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Costumes 2016

Happy costume day!!  Our family loves coming up with elaborate group costumes each year, and this year was no exception! Say hello to the cast of Tangled!

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Our almost-five-year-old daughter is really into Rapunzel right now, and our almost-two-and-a-half-year-old son really loves the movie, as well.  So it seemed only natural to choose to “play” characters from the movie for our costumes!  It’s pretty obvious that V is Rapunzel! B is dressed as Pascal, Rapunzel’s best friend and pet chameleon.  Husband is Flynn Rider, and I am dressed as Maxiumus, the royal guard horse.  (I didn’t want to play a kidnapping, conniving, selfish and lying old woman, even if her dress was prettier!)

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Starting at the end of this week, and going through next week, I’ll have posts featuring each of our individual costumes, with all the details about how we made them.  Stay tuned!

Rapunzel
Maximus
Pascal
Flynn Rider

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My eventual plan for my Disney World scrapbook album is to highlight our family’s favorite moments with traditional 12″x12″ scrapbook pages telling their stories.  I have a big stack of photos that I printed from our trip to Disney World, but I’ve used a number of them for the mini-albums I made for my son and daughter to highlight their special memories. That means the photos for some of our special stories need to be reprinted, so I’m working on the stories that haven’t been highlighted in my kids’ albums.  I’m not scrapbooking the stories in chronological order, but in the final album, the stories will be as close to chronological as possible.  I’ll have pocket pages telling the smaller stories interspersing the 12″x12″ layouts.

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Even with my big stack of photos, I was still having trouble figuring out what to work on next.  I asked my husband what some of his favorite memories were, and he mentioned meeting Chewbacca– perfect!  That was the next story to work on.  This is the second layout I’ve made for my 2016 Disney album!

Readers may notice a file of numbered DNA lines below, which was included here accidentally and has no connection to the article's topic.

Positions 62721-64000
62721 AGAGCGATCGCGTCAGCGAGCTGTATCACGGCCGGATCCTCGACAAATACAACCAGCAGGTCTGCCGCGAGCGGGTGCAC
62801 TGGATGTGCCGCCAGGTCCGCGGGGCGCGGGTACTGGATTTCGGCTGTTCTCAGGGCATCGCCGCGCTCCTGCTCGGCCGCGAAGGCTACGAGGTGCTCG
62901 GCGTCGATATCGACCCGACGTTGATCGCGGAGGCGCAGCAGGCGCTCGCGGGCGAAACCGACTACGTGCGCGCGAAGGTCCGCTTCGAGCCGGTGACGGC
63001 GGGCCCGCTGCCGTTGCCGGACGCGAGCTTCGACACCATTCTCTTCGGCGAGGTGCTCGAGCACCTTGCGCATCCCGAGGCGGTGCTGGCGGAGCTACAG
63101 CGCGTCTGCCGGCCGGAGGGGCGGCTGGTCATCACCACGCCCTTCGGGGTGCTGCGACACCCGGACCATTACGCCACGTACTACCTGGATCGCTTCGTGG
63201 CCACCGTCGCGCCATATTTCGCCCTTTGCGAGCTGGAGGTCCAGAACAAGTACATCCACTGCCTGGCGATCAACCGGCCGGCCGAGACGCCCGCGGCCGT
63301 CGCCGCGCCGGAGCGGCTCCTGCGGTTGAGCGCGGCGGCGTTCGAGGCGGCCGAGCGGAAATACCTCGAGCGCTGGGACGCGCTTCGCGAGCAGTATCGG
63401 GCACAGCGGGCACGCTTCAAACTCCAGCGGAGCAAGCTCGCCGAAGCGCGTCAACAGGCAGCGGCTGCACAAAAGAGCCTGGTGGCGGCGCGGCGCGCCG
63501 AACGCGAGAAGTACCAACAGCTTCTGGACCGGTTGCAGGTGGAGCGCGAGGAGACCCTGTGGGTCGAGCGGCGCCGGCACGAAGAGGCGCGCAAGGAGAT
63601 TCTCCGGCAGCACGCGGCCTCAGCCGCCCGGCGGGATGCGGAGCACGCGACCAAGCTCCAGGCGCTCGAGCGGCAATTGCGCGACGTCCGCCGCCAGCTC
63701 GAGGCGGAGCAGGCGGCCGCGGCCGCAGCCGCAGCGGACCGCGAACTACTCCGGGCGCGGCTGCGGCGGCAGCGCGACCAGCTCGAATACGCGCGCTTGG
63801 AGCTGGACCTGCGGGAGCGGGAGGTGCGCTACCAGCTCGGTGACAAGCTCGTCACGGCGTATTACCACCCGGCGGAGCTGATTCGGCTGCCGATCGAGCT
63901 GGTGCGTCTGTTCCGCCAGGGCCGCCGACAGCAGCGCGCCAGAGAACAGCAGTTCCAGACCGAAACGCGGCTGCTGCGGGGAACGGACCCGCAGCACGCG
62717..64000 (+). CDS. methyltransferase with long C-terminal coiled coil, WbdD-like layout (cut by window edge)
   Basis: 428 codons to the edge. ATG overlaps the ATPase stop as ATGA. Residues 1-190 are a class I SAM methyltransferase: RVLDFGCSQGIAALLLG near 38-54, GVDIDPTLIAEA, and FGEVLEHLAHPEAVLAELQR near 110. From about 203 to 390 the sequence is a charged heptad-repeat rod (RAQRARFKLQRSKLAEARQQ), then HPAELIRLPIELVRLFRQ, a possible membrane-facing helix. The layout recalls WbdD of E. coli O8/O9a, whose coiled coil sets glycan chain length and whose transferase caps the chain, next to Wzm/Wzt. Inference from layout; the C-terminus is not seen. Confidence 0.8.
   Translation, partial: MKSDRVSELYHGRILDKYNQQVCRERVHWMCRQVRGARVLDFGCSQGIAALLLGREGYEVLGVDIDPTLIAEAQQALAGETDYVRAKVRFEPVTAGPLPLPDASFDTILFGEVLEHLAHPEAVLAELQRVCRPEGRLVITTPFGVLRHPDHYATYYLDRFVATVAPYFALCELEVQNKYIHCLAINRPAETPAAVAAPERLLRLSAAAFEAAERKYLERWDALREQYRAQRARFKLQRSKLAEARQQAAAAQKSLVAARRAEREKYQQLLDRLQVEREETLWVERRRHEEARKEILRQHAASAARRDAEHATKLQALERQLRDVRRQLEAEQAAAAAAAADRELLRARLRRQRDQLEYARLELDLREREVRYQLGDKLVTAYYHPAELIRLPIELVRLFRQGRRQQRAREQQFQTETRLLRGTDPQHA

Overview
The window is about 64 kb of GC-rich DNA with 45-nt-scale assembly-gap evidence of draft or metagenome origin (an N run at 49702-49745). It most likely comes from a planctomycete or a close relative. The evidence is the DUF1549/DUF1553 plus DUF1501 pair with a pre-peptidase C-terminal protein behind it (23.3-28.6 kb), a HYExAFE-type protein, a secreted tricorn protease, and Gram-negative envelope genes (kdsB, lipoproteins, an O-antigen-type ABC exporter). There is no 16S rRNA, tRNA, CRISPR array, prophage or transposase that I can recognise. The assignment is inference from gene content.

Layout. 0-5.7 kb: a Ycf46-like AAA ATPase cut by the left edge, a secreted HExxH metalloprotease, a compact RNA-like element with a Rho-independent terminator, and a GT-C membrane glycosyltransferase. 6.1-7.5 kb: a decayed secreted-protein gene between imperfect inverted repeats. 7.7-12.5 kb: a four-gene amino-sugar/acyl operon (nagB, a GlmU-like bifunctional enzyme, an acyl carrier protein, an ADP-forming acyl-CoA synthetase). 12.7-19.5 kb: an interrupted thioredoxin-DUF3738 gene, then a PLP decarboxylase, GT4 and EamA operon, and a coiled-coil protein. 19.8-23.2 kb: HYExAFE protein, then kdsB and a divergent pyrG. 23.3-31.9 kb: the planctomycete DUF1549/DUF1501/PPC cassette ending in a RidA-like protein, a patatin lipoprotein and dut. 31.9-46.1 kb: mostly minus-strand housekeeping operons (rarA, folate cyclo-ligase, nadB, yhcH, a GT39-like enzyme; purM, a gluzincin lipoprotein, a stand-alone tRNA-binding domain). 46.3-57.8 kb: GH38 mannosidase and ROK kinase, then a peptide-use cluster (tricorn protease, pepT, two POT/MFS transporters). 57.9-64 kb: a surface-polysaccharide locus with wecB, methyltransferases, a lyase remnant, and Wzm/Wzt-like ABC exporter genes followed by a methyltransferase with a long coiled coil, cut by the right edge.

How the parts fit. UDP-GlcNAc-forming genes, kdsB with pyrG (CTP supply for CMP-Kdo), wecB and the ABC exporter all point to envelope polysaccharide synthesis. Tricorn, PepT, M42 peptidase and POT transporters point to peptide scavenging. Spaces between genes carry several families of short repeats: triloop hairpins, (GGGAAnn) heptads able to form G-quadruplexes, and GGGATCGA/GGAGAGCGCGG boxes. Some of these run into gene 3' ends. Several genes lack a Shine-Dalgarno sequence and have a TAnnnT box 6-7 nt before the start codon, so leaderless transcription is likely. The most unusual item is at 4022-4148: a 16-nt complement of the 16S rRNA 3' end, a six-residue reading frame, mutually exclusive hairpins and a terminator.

I took Shimelle’s weekly challenge– to use her layout for inspiration.  If you click through to see her layout, you’ll see that I actually followed the obvious features of her layout pretty closely– except for the fact that I arranged my photos vertically rather than horizontally.  I chose to change this to make sure that the background paper could still shine through.

Funny thing– I loved every single paper in the Starshine collection… except this moon-over-a-skyline one.  Not that I disliked the image, because it’s very pretty!  but because I didn’t have any idea how I would ever use such a paper in my own scrapbooking.  But my mind has completely changed!  I think it is absolutely perfect for this layout.

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I loved the idea of glassine envelopes enclosing tags with the journaling (from Shimelle’s page).  Since I didn’t have individual envelopes, I cut down a glassine bag I’d received in a scrapbook kit and die-cut shipping-style tags with my Silhouette to slip inside.

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I used the tear strips from the paper pad (sheets I’ve already used) and  strips from the cut-apart sheet, then added strips of washi tape for even more layers above and below the photos.  To emphasize the translucency and texture of the glassine bag, I added some unevenly pleated tissue paper, as well.

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The title ended up being the hardest part of the layout for me.  I knew what I wanted it to say, but I had some trouble figuring out which alphas to use and how to make them visible.  In the end, part of the title is on the paper strip layers over the glassine bag, and the main word (“Wookiee”) is in glitter alphas on the dark blue background so that it would stand out.

 

 

Supplies:
patterned paper: Shimelle Starshine 12″x12″ paper pad
embellishments: Shimelle Starshine ephemera, Studio Calico wood veneer stars, Studio Calico wood veneer cameras, The Paper Studio enamel dots, Bella Blvd washi tape, The Paper Studio washi tape, tags cut with Silhouette SD
alphas: Shimelle Collection Fitzgerald Thickers teal glitter foam, Jillibean Soup Blossom Soup, Glitz Designs Uncharted Waters aqua stripe teeny alphas
other: glassine bag, tissue paper, Scotch ATG, Therm-O-Web foam adhesive, Project Life 0.3 black journaling pen